Warped perceptions can be interesting story material

How perceptive a character is of her surroundings may have dramaturgical relevance.

A character who is good at noticing small details may make a good spy or detective, so if you are developing a detective or spy you may want to give your character this ability. But whatever your character’s profession, stop at least once per scene and ask yourself,

What is a detail that only this character might notice?

Why is this important? Because their perceptions can make characters more interesting and vivid.

If a certain plot event hinges on a character perceiving some small detail or other, it may be a good idea to plant a foreshadowing moment long before the scene, to heighten the impact of the act of perception.

Furthermore, a character’s perception may influence how your audience understands and enjoys the entire story. How exactly depends on two important factors:

  1. narrator
  2. point of view

Is the third-person narrator perceiving what is happening and commenting on and interpreting it? Then effectively the narrator is a character in the story, with their own agenda and motivations. The degree to which the narrator presents salient or non-salient observations about the events she is relating makes a huge difference to the way the audience experiences the story. Generally speaking, narrators tend to be quite perceptive. Opinionated ones tend to provide their take on the action, manipulating the audience into a way of understanding what’s going on. Whether we believe the narrator or not, the fun is in the voice of this character.

Is the third-person narrator privy to the perceptions of all or one character in the scene? It may seem a little old-fashioned these days not to be so close to the protagonist as to not know what they see, hear, feel, and think. The trend in modern fiction is for the omniscient narrator’s personality to take a back seat and get the audience into the heads of the main characters. How a character reacts to events, what the character thinks of them, how they interpret them, therefore becomes an even more vital part of how the audience perceives the story.

That means that the unique way the character sees the world is an intimate part of the story itself. And warped ways of seeing the world can make for interesting story material. Via the conduit of the character’s perceptions, the audience gains understanding of and potentially emotional connection with that character and the story. It therefore pays for the author to pay attention to how the story may be related through the perceptions of a character.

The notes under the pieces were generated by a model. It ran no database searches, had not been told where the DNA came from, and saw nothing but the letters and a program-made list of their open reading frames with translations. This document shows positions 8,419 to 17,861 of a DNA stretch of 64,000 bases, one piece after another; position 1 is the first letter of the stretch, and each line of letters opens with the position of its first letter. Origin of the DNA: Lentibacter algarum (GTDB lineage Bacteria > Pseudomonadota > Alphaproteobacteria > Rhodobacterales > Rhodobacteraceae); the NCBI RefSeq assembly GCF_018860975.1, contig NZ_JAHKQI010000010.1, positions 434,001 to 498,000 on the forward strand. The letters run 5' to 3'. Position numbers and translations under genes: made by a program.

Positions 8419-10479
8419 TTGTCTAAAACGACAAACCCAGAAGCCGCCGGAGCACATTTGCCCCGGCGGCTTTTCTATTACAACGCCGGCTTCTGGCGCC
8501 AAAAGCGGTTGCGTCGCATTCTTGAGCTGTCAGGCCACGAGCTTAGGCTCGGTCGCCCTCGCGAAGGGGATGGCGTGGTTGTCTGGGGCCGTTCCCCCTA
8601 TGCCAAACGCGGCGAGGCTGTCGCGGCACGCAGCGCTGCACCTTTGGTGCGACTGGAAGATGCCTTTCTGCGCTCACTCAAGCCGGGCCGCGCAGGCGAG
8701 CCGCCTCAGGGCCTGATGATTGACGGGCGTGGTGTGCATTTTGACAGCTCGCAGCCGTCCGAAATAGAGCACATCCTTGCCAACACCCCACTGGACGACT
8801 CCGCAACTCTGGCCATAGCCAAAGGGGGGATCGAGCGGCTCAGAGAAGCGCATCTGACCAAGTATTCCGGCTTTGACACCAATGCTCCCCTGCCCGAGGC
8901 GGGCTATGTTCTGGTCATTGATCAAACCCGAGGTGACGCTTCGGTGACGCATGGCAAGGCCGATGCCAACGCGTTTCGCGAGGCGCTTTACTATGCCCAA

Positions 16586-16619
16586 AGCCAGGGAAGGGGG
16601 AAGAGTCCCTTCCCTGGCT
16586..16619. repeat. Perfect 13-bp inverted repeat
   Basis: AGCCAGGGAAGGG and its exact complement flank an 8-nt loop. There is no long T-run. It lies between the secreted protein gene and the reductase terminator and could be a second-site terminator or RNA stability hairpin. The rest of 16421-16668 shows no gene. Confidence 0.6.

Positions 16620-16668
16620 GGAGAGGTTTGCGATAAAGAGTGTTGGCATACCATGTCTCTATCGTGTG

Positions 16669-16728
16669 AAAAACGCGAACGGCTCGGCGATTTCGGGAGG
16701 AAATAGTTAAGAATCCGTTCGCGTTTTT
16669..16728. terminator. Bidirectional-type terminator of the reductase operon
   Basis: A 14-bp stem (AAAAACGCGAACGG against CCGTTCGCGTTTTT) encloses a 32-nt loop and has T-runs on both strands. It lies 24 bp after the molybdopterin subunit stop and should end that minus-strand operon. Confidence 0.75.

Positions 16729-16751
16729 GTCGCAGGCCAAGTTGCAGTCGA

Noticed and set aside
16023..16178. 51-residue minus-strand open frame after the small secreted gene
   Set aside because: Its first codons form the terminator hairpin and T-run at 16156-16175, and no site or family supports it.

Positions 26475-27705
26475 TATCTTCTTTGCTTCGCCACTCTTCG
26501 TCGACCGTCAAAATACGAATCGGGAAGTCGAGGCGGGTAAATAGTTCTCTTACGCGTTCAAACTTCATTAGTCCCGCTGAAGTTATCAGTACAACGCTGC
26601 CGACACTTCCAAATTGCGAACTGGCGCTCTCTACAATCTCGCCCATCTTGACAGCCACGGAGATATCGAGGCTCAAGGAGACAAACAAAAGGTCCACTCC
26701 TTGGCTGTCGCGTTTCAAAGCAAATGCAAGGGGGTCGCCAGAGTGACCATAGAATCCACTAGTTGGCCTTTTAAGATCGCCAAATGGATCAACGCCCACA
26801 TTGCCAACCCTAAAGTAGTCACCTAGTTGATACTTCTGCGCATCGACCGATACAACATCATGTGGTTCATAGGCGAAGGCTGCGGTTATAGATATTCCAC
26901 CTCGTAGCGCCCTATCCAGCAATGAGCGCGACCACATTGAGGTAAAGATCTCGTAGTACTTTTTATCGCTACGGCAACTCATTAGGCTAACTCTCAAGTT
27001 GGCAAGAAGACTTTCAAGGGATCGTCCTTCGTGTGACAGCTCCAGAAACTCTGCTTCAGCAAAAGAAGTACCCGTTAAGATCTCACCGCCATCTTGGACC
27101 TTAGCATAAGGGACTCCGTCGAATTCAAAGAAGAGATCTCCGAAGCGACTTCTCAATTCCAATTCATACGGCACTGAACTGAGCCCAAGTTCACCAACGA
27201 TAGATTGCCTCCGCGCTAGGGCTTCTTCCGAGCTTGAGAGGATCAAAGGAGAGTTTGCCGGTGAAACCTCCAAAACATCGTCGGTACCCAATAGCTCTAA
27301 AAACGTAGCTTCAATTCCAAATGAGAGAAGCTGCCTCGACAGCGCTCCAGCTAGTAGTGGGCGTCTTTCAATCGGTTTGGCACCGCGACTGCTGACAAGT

Conversely, what the character does not perceive can play an important role. Is there an obvious blindspot that the character is missing or refusing to acknowledge? This can be telling. Is there something buried that the character fears so much that she refuses to see it? The question for the author is: how to get the audience to realise what the character doesn’t?

Point-of-view characters and first-person narrators provide the running commentary on the action of the narrative. By experiencing emotionally unsettling events and having the means to articulate them and furthermore reflect on them, the audience is led on the emotional journey by a first-hand tour guide. Close, direct, and rendered in the unique and telling voice of the character experiencing the story. What would the audience know and feel without that guide’s honest report of their perceptions?

The characters’ perceptions can strongly influence the mood or atmosphere of a scene. The more intimate the narration, the closer we are to the character’s perceptions, the more subjective the telling of the story gets. Which can be good, because subjectivity is likely to be more emotional than objectivity.

The point-of-view character or narrator does not necessarily have to be particularly intelligent in order to help the audience understand. In The Sound And The Fury, point-of-view character Benjy lacks the words necessary to describe what he sees in such a way that the audience would be able to get it directly. Yet eventually, the audience cottons on, and understands all the more.

To sum up, character perceptions can be:

  • the telling and interesting observation of details,
  • the meditation on and interpretation of events,
  • cogitation on inner feelings and thus ultimately on the changing awareness of self, because gaining self-knowledge is the emotional heart of many story journeys.

Image by James Kemp on Unsplash

Who perceives what in your story?

Related functions in the Beemgee story development tool:

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